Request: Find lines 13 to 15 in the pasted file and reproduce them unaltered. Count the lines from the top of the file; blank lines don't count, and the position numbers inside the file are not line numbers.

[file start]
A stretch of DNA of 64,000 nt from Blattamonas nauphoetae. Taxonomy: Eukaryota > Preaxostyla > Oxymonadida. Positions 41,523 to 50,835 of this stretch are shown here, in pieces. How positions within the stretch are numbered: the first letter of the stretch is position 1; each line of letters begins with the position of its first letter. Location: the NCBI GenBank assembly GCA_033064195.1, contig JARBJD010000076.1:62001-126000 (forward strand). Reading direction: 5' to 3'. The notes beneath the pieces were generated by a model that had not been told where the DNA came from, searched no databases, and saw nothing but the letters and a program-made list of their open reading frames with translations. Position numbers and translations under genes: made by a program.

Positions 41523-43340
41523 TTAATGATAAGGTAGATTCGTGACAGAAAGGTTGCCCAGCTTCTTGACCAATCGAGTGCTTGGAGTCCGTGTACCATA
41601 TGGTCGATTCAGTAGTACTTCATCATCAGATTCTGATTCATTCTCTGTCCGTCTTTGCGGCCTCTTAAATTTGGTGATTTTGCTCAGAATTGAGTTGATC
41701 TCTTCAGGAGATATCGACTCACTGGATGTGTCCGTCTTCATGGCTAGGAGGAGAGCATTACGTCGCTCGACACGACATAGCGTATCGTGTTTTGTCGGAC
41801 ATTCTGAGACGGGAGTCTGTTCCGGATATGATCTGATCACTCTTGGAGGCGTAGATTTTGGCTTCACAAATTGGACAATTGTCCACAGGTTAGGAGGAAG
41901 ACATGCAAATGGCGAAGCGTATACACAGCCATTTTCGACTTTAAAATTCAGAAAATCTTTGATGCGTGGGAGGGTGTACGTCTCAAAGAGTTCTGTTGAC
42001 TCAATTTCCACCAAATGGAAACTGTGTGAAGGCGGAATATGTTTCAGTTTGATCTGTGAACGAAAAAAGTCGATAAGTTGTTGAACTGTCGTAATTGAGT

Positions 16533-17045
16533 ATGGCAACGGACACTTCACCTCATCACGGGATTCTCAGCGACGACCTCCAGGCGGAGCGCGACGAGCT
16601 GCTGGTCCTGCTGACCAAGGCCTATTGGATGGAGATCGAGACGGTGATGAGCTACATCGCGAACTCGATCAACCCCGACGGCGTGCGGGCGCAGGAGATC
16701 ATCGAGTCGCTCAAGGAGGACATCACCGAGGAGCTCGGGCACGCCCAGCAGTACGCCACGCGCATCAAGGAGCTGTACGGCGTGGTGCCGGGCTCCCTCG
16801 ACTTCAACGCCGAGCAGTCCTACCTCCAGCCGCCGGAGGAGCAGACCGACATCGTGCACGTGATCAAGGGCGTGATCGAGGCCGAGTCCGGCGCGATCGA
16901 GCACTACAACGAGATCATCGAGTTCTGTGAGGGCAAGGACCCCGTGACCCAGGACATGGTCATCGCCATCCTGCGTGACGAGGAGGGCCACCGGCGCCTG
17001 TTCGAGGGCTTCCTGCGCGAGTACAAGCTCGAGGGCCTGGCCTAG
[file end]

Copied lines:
16801 ACTTCAACGCCGAGCAGTCCTACCTCCAGCCGCCGGAGGAGCAGACCGACATCGTGCACGTGATCAAGGGCGTGATCGAGGCCGAGTCCGGCGCGATCGA
16901 GCACTACAACGAGATCATCGAGTTCTGTGAGGGCAAGGACCCCGTGACCCAGGACATGGTCATCGCCATCCTGCGTGACGAGGAGGGCCACCGGCGCCTG
17001 TTCGAGGGCTTCCTGCGCGAGTACAAGCTCGAGGGCCTGGCCTAG